What are Inventory Management KPIs, and why are they important?

Inventory Management KPIs (Key Performance Indicators) are measurable values that help businesses track the effectiveness and efficiency of their inventory management processes. They are crucial because they provide actionable insights, support decision-making, and help optimize inventory levels to reduce costs while meeting customer demand.

Which KPIs are essential for an effective inventory management system?

The essential KPIs for an effective inventory management system include Inventory Turnover, Inventory Accuracy, Order Lead Time, Stock-Out Rate, and Carrying Costs. Monitoring these KPIs can ensure that the business maintains optimal inventory levels, reducing excess stock and enhancing overall operational efficiency.

How is the inventory turnover rate calculated, and what does it indicate?

The Inventory Turnover Rate is calculated by dividing the Cost of Goods Sold (COGS) by the Average Inventory value. It indicates the frequency at which a company's inventory is sold and replaced within a specific time period. A high turnover rate signals efficient inventory management, while a low rate may imply excessive stock or slow-moving products.

What is the significance of measuring the stock-out rate?

Measuring the stock-out rate helps organizations understand the percentage of time that products are out of stock, which can negatively impact customer satisfaction, lead to lost sales, and damage a company's reputation. Monitoring the stock-out rate enables businesses to improve their inventory management and forecasting processes to minimize stock-outs and maintain an appropriate level of product availability.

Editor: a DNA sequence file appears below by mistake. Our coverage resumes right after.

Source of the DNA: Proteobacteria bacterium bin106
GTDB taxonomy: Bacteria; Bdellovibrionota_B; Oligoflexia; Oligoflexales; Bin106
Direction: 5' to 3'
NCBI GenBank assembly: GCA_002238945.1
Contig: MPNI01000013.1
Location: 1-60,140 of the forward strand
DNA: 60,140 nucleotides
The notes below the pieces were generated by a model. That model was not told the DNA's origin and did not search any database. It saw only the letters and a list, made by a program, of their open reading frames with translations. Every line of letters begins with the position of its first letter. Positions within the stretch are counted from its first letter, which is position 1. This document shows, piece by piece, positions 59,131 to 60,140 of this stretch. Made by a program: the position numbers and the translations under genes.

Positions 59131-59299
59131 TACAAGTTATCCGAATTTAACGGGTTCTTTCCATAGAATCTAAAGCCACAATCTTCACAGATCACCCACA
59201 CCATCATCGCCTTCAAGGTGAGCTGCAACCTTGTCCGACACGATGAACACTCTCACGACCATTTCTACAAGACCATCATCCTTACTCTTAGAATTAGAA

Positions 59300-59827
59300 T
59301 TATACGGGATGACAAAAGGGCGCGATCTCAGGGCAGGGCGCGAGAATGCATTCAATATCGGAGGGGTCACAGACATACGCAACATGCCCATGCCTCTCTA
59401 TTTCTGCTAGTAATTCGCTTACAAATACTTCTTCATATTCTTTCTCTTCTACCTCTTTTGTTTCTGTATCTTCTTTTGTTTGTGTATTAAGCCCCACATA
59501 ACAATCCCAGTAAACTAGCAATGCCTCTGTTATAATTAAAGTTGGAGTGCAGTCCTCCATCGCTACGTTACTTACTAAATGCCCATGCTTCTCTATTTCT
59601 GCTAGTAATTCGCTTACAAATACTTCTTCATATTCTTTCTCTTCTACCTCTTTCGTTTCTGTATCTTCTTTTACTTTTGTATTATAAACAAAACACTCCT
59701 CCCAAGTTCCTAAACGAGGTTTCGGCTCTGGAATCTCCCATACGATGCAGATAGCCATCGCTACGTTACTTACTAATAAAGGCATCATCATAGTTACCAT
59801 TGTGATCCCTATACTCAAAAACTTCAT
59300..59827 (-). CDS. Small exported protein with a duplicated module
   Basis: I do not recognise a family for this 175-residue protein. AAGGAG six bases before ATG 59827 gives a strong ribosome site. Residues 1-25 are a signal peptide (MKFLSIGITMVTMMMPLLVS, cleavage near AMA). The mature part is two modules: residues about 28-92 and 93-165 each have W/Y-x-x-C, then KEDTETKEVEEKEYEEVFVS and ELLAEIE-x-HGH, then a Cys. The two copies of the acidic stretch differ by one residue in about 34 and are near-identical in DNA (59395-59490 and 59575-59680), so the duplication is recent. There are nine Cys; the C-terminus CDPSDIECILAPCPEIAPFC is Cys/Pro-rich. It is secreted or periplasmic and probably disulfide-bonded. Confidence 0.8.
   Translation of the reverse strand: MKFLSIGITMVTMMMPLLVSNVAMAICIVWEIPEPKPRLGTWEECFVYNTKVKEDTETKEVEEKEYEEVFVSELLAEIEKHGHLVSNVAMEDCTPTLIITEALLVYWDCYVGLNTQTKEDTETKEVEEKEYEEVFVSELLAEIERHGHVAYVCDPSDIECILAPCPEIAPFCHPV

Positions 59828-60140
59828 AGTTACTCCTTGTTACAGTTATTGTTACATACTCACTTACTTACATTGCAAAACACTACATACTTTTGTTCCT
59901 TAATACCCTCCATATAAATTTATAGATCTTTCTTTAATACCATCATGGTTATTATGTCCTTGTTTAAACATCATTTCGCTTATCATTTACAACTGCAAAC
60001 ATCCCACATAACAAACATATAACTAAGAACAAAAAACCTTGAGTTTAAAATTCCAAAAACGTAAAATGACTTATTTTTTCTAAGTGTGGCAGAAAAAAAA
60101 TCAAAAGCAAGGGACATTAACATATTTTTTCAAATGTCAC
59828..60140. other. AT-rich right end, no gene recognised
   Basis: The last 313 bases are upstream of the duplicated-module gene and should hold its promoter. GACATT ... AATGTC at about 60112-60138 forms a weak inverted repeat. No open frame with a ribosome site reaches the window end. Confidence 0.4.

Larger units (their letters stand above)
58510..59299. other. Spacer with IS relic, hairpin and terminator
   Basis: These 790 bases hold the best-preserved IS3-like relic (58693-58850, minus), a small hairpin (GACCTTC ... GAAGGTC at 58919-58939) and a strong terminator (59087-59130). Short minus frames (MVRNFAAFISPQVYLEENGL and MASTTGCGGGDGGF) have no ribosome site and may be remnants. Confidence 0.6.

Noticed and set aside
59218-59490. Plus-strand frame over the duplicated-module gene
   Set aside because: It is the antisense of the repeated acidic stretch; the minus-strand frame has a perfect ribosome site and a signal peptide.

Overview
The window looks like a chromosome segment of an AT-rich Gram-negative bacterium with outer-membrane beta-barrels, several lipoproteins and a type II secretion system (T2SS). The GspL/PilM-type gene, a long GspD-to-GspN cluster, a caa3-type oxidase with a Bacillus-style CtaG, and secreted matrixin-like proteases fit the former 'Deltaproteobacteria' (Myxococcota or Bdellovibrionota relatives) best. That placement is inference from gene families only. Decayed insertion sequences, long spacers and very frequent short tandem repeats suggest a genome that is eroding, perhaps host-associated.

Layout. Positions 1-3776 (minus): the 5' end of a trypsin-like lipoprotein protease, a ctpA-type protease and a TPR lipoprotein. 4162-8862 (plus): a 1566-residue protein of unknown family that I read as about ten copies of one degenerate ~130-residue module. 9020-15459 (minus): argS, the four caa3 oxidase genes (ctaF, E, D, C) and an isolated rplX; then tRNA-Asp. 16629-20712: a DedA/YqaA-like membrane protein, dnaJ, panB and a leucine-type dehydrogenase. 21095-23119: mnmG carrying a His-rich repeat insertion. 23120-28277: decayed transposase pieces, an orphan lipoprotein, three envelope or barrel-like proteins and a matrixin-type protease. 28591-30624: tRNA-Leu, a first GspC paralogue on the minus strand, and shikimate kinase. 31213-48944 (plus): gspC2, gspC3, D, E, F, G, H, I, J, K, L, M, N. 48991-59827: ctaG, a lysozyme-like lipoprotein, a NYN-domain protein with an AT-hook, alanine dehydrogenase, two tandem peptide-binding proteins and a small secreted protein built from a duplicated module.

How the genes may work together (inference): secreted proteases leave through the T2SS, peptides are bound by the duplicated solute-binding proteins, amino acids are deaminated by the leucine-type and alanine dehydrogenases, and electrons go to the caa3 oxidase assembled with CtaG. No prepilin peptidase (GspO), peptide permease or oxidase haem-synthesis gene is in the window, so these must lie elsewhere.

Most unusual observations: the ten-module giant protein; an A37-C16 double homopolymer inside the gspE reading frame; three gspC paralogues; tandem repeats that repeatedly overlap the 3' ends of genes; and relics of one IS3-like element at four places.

How can carrying costs be reduced to improve overall inventory management?

Carrying costs can be reduced by implementing strategies like optimizing inventory levels, improving demand forecasting, implementing just-in-time inventory practices, utilizing warehouse management systems, and reducing the amount of obsolete or slow-moving stock. By reducing carrying costs, businesses can improve their overall inventory management efficiency, increase profitability, and better allocate resources.

How we write our statistic reports:

We have not conducted any studies ourselves. Our article provides a summary of all the statistics and studies available at the time of writing. We are solely presenting a summary, not expressing our own opinion. We have collected all statistics within our internal database. In some cases, we use Artificial Intelligence for formulating the statistics. The articles are updated regularly.

See our Editorial Process.

Table of Contents

... Before You Leave, Catch This! 🔥

Your next business insight is just a subscription away. Our newsletter The Week in Data delivers the freshest statistics and trends directly to you. Stay informed, stay ahead—subscribe now.

Sign up for our newsletter and become the navigator of tomorrow's trends. Equip your strategy with unparalleled insights!